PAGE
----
Chemicals and reagents

Analytical grade solvents were used in all liquid-solid extraction, and Folin-Ciocalteu reagents were purchased from SkyLabs, Johannesburg, South Africa. Hydrophobic-lipophilic balanced (HLB) sorbent, TLC plates (analytical and preparative), 2, 2-azinobis 3-ethyl benzthioazoline-6-sulphonic acid (ABTS), 1,1-diphenyl-2-picryl-hydrazyl, (DPPH), catechin, and quercetin were purchased from Sigma Aldrich, Darmstadt, Germany.

Solvent extraction

Ten grams of powdered samples of each of F. sycomorus and G. bicolar and 10 g paste of C. bispinosa were weighed and mixed with 20 mL of analytical grade absolute ethanol in a 50-mL volumetric flask. The samples were shaken for 30 min on a Labotec horizontal shaker. The samples were then filtered using Whatman No. 1 filter paper and placed in reagent bottles. The solvent maceration protocols were repeated three times for each set and the collected filtrates were combined.

Solid phase extraction

The solid phase extraction was done according to the method of Mumin et al. [8] with minor modifications. Each set was conditioned by passing 5 mL of absolute ethanol through 0.4 g of the hydrophobic-lipophilic balanced sorbent by gravity in an SPE cartridge. Equilibration was achieved by passing 5 mL of distilled water through the sorbent. This was followed by loading the extract through the cartridge again under gravity. To maximize sample clean-up, 1 ml of acetone was used to wash the sorbent. Finally, 5 mL of absolute ethanol were used to elute the samples. The collected samples were stored in glass vials.

Analytical thin-layer chromatography

TLC was done according to the method of Lihua et al. [9] with minor modifications. A 10 × 1.5 cm TLC plate was activated by heating at 100 °C for 10 min and allowed to cool to room temperature. Pencil lines were drawn 1.5 cm from one edge of the plates. Extract samples were spotted using thin capillary pipettes onto the pencil line. The plates were placed in a development chamber with a trial solvent. The solvent front was allowed to travel until about 1 cm from the top end. The TLC plates were removed and solvent front was marked using a soft pencil. They were air dried and then sprayed with a fine spray of 1% ethanolic aluminum chloride solution, left to dry and then visualized under UV light at 365 nm. The chromatograms were marked and retention factors were calculated and recorded. The resultant chromatograms were captured on camera (Fig. 1). The methanol/chloroform/hexane (7:2:1, v/v/v) produced the best separation of the spots.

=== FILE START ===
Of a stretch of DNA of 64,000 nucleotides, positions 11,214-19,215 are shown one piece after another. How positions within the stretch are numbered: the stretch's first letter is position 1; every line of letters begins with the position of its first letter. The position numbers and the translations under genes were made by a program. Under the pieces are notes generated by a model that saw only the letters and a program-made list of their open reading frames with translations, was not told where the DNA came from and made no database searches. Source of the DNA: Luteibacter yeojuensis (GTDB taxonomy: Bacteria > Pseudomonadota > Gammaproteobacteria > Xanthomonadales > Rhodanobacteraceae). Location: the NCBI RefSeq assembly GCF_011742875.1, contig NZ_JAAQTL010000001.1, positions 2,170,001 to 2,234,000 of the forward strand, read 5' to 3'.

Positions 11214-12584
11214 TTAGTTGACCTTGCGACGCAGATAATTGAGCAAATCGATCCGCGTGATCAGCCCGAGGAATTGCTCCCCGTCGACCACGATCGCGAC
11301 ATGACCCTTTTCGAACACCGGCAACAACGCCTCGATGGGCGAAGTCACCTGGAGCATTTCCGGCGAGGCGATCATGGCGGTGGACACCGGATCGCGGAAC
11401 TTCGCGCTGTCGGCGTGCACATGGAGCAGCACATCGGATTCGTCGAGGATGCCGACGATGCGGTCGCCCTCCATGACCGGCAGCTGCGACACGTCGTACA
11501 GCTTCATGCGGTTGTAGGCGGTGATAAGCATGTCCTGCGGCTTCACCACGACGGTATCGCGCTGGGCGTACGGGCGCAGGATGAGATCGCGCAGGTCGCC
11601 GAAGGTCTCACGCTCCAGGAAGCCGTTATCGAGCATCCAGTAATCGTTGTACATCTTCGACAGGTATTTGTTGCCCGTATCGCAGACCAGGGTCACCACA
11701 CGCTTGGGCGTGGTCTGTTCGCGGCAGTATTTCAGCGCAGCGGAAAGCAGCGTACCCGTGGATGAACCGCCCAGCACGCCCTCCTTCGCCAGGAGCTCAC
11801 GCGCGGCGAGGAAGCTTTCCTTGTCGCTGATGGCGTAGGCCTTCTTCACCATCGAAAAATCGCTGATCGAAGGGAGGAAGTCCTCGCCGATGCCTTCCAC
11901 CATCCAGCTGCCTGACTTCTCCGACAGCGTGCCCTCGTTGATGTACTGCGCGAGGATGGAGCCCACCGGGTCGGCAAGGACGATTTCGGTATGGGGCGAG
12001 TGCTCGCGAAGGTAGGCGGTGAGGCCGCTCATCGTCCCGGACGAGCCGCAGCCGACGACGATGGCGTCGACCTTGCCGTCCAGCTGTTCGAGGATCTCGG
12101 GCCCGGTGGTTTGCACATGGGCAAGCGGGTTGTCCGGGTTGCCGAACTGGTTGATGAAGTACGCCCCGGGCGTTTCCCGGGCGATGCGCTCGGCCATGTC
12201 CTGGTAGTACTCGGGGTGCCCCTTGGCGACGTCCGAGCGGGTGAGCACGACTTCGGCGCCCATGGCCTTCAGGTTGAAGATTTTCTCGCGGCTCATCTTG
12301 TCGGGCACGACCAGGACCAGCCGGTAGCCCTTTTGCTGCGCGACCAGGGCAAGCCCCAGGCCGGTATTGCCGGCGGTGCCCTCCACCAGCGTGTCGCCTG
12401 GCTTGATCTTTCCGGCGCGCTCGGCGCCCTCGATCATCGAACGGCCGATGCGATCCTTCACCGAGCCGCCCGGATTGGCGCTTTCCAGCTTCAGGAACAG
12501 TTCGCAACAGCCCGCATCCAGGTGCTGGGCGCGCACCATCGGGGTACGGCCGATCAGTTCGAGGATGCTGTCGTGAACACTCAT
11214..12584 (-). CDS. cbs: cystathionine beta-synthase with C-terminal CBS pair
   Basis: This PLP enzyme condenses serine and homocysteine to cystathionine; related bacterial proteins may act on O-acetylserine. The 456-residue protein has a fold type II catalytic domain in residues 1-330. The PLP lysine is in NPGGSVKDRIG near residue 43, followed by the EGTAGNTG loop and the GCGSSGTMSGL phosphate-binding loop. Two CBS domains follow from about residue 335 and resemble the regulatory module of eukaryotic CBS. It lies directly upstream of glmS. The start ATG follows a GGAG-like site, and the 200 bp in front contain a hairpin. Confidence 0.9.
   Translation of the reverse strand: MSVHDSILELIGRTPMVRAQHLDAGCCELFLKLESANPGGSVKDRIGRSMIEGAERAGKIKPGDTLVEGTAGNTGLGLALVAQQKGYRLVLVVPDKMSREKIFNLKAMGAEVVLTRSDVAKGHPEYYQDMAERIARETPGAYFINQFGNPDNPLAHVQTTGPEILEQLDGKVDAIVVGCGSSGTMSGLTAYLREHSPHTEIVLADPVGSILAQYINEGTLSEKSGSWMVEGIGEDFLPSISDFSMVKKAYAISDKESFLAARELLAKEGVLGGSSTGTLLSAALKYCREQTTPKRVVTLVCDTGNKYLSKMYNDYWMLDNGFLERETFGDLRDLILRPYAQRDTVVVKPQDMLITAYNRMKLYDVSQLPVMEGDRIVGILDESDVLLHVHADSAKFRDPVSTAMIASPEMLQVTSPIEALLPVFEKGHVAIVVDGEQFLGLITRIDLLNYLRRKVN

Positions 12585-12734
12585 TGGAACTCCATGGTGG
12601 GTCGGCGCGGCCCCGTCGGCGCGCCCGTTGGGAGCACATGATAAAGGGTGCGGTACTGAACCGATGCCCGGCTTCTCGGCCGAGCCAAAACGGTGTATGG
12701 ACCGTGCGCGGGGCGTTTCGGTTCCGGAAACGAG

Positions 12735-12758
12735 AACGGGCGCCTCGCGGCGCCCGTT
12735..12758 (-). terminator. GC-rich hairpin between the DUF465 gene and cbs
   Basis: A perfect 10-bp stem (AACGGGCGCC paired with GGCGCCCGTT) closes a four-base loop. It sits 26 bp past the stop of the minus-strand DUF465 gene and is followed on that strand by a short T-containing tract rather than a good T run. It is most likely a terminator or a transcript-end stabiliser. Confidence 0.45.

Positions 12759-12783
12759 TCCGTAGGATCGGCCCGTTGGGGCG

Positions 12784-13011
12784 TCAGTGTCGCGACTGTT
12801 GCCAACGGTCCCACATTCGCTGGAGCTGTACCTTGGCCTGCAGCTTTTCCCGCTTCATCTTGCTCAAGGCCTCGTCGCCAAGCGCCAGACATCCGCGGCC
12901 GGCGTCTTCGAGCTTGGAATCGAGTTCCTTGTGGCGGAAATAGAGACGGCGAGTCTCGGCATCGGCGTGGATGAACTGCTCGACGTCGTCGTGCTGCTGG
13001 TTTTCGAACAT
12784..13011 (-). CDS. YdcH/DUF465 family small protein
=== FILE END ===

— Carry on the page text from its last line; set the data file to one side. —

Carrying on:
Preparative thin-layer chromatography

Pre-coated thick silica gel on glass TLC plates measuring 20 × 20 cm was used. The methanol/chloroform/hexane (7:2:1, v/v/v) mobile phase solvent system was used. Each of the ethanol extracts from the three fruit samples was deposited as a concentrated band 1.5 cm from the edge of its respective TLC plate and allowed to dry. The plates, with dried samples, were gently lowered into the development tank, closed and left to develop. The plates were removed from the development chamber when the solvent front had traveled three quarters of the plates’ length. The position of the solvent front was immediately marked with a soft pencil. The retention factor (Rf) values of the different bands were then calculated using the equation:
$$ {R}_{\mathrm{f}}=\frac{\mathrm{Distance}\ \mathrm{of}\ \mathrm{spot}\ \mathrm{from}\ \mathrm{origin}}{\mathrm{Distance}\ \mathrm{of}\ \mathrm{solvent}\ \mathrm{front}\ \mathrm{from}\ \mathrm{origin}} $$

Using the method reported by Mittal [10] with modifications, the bands that tested positive for the flavonoids, in the analytical TLC, were scratched off, mixed with 5 ml of absolute ethanol, allowed to stand for 10 min, and then filtered with Whatman No. 1 filter paper and collected in glass vials.

Preparation of standard solutions

0.01 g of each of catechin and quercetin standards was dissolved in 50 ml of methanol to make 200 mg/L stock solution. The 200 mg/L solution was serially diluted to give solutions of 100, 50, and 10 mg/L for each of the standards.

Preparation of sample solutions for ABTS assay

The recovered solutions of bands that tested positive for flavonoids were serially diluted to produce solutions of sample concentrations of 200, 100, 50, 10, and 5 mg/L of extract and tested for antioxidant activity.

ABTS•+ radical generation

The ABTS•+ radical was generated by reaction of 0.0021 M (1.057 g) ABTS and 0.000426 M (0.12 g) potassium persulfate solutions in 250 ml of distilled water. The mixture was left to stand in a dark cupboard for 16 h to allow for the generation of a stable monocationic ABTS radical that absorbs at 734 nm. After 16 h, the absorbance of the ABTS radical was measured.

ABTS assay of the samples and standards

0.5 ml of sample or standard was mixed with 1.0 ml of ABTS•+ solution and left to stand for 6 min. Absorbance of the samples or standards was read after 6 min at 734 nm. The percentage antioxidant scavenging capacity was calculated using the following equation:
$$ \%\mathrm{Antioxidant}\ \mathrm{scavenging}\ \mathrm{capacity}=\frac{A_{\mathrm{c}}-{A}_{\mathrm{s}}}{A_{\mathrm{c}}}\times 100 $$

where Ac is absorbance of control and As is absorbance of the sample. The percentage total antioxidant scavenging activity for the standards and samples were plotted against the concentration in milligrams per liter of standard or sample used.

DPPH radical scavenging assay

The free radical scavenging activity of the flavonoid bands of each of the three fruits was also estimated using the 1, 1-diphenyl-2-picryl-hydrazyl (DPPH) standard method as described by Afroz et al. [6], with minor modifications. DPPH is a stable free radical that strongly absorbs at 517 nm because of the presence of its odd electron. In the presence of a free radical scavenging antioxidant, the odd electron of DPPH will be paired up, thus decreasing the intensity of the absorption at 517 nm. One milliliter of the extract solution was mixed with 1.5 mL of 0.003% DPPH in methanol at concentrations of 62.50, 125, 250, 500, 1000, and 2000 mg/L, and the percentage of DPPH inhibition was calculated using the following equation: